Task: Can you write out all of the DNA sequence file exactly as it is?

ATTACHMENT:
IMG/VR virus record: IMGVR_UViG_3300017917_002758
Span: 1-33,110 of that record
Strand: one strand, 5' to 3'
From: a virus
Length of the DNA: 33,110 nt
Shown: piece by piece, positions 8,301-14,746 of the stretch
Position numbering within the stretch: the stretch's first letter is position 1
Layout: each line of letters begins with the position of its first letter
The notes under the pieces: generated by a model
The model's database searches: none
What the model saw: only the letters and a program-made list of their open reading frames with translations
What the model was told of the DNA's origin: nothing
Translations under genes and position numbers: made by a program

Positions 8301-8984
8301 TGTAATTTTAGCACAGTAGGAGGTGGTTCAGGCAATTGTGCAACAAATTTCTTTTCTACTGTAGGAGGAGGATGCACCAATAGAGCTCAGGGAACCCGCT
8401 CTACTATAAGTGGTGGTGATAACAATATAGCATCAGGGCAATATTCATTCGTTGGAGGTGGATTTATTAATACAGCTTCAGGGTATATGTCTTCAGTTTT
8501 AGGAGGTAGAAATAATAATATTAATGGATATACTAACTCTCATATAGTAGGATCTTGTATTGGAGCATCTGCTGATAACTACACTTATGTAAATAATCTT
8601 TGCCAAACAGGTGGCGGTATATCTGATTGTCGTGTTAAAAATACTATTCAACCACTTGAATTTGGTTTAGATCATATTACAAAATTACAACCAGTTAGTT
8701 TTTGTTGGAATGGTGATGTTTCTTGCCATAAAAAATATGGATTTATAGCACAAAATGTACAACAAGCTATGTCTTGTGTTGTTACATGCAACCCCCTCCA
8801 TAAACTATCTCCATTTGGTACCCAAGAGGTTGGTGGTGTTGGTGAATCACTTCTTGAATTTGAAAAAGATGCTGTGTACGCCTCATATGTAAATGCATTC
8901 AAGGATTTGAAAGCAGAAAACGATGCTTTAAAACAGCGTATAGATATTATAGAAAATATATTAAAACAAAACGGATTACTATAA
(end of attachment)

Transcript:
IMG/VR virus record: IMGVR_UViG_3300017917_002758
Span: 1-33,110 of that record
Strand: one strand, 5' to 3'
From: a virus
Length of the DNA: 33,110 nt
Shown: piece by piece, positions 8,301-14,746 of the stretch
Position numbering within the stretch: the stretch's first letter is position 1
Layout: each line of letters begins with the position of its first letter
The notes under the pieces: generated by a model
The model's database searches: none
What the model saw: only the letters and a program-made list of their open reading frames with translations
What the model was told of the DNA's origin: nothing
Translations under genes and position numbers: made by a program

Positions 8301-8984
8301 TGTAATTTTAGCACAGTAGGAGGTGGTTCAGGCAATTGTGCAACAAATTTCTTTTCTACTGTAGGAGGAGGATGCACCAATAGAGCTCAGGGAACCCGCT
8401 CTACTATAAGTGGTGGTGATAACAATATAGCATCAGGGCAATATTCATTCGTTGGAGGTGGATTTATTAATACAGCTTCAGGGTATATGTCTTCAGTTTT
8501 AGGAGGTAGAAATAATAATATTAATGGATATACTAACTCTCATATAGTAGGATCTTGTATTGGAGCATCTGCTGATAACTACACTTATGTAAATAATCTT
8601 TGCCAAACAGGTGGCGGTATATCTGATTGTCGTGTTAAAAATACTATTCAACCACTTGAATTTGGTTTAGATCATATTACAAAATTACAACCAGTTAGTT
8701 TTTGTTGGAATGGTGATGTTTCTTGCCATAAAAAATATGGATTTATAGCACAAAATGTACAACAAGCTATGTCTTGTGTTGTTACATGCAACCCCCTCCA
8801 TAAACTATCTCCATTTGGTACCCAAGAGGTTGGTGGTGTTGGTGAATCACTTCTTGAATTTGAAAAAGATGCTGTGTACGCCTCATATGTAAATGCATTC
8901 AAGGATTTGAAAGCAGAAAACGATGCTTTAAAACAGCGTATAGATATTATAGAAAATATATTAAAACAAAACGGATTACTATAA